Tensions rise between Alberta and BC
By Colten Kamlade, Staff Reporter
Kinder Morgan has announced that they have halted all non-essential work on the Trans Mountain Pipeline Expansion Project.
The news has Canadians either shouting for joy or grinding their teeth in frustration. It has been five years since Kinder Morgan applied to Canadian National Energy Board to build the pipeline, and it has been a rocky road ever since. The struggle between environmentalists and proponents of the pipeline has been long and bitter, and it appears to be coming to a head.
Despite the excitement of environmental groups like Greenpeace, some say it might be too soon to celebrate. On Twitter, Alberta Premier Rachel Notley was adamant that the project would not be stopped.
“If we have to, Alberta is prepared to do whatever it takes to get this pipeline built—including taking a public position in the pipeline. Put another way, Alberta is prepared to be an investor in the pipeline. This pipeline will be built,” she wrote.
In one of her tweets, Notley targeted BC directly, and reiterated that the construction of the Trans Mountain Pipeline would not be stopped for long.
“We will be bringing forward legislation giving our gov’t the powers it needs to impose serious economic consequences on British Columbia if its government continues on its present course. Let me be absolutely clear, they cannot mess with Alberta,” she wrote.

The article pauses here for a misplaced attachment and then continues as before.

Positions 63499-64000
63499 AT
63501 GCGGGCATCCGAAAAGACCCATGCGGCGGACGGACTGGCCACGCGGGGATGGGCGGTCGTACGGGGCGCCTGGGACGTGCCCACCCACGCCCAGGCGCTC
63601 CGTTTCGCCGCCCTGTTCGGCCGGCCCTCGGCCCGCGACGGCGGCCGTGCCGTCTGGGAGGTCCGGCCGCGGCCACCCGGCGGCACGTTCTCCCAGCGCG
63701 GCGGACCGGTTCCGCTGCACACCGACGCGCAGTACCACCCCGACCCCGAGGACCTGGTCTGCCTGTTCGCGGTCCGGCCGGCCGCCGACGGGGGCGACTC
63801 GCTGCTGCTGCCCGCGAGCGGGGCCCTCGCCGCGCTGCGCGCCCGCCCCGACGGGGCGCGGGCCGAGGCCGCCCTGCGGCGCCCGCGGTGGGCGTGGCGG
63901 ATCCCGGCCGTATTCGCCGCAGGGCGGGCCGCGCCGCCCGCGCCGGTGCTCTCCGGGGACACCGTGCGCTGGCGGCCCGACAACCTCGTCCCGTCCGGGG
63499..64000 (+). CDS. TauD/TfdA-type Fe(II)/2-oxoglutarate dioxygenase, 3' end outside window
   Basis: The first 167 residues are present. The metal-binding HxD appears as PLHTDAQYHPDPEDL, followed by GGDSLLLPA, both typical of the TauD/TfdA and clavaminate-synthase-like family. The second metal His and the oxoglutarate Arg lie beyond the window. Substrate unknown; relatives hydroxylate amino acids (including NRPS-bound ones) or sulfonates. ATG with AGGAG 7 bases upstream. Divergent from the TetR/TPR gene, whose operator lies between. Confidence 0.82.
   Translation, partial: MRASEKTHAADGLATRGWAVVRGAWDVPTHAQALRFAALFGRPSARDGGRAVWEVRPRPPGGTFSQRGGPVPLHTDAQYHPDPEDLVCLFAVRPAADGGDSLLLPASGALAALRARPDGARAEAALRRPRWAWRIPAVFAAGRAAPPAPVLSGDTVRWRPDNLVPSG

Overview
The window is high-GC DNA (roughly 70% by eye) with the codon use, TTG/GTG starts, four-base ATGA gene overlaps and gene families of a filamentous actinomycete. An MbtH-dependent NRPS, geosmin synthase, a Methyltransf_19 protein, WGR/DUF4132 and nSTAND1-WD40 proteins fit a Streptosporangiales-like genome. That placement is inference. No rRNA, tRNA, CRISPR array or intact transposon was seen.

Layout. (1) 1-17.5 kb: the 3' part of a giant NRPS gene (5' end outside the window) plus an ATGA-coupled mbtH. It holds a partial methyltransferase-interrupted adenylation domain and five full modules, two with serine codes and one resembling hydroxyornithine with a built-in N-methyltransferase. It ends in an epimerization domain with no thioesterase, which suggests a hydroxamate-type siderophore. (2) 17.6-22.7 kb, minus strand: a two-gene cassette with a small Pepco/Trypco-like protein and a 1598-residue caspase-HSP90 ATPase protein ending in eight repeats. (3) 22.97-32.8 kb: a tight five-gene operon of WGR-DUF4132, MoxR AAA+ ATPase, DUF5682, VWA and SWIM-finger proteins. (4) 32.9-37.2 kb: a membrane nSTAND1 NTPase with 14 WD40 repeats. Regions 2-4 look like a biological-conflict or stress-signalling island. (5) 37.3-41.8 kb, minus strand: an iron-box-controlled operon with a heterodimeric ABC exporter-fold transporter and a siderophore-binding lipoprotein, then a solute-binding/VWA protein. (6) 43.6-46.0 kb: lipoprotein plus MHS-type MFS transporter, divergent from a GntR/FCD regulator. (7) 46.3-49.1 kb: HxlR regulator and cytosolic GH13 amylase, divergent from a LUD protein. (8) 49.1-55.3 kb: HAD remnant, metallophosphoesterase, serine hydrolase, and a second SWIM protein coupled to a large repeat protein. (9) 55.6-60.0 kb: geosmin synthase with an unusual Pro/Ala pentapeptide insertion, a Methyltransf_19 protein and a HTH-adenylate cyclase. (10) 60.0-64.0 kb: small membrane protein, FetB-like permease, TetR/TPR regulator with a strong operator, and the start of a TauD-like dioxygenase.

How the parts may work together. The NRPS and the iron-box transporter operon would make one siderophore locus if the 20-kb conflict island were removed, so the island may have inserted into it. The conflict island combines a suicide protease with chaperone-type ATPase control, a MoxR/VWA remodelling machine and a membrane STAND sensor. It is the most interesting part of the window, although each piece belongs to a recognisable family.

Notley is not the only one who is confident that the pipeline will be completed. In an interview with the Other Press, Douglas College Earth and Environmental Science instructor David Waddington expressed his certainty that the project would continue.
“The project is too important to Canada for the federal government to step away, so they will make the project happen, and the pipeline will go ahead,” he said. “BC was brought into Confederation through a federal project—the CPR—[which other] parts of the country opposed, but the federal government pressed on to completion, and I believe that will happen with the Trans Mountain Pipeline. The complex and ironic story is that building a pipeline to ship oil will give us a carbon-reducing deal with Alberta and other provinces and will actually have a positive impact on the climate.”
Still, environmental groups are hopeful. Greenpeace posted a quote by Mike Hudema, climate and energy campaigner, on Twitter.
“The writing is on the wall, and even Kinder Morgan can read it. Investors should note that the opposition to this project is strong, deep, and gets bigger by the day,” he stated.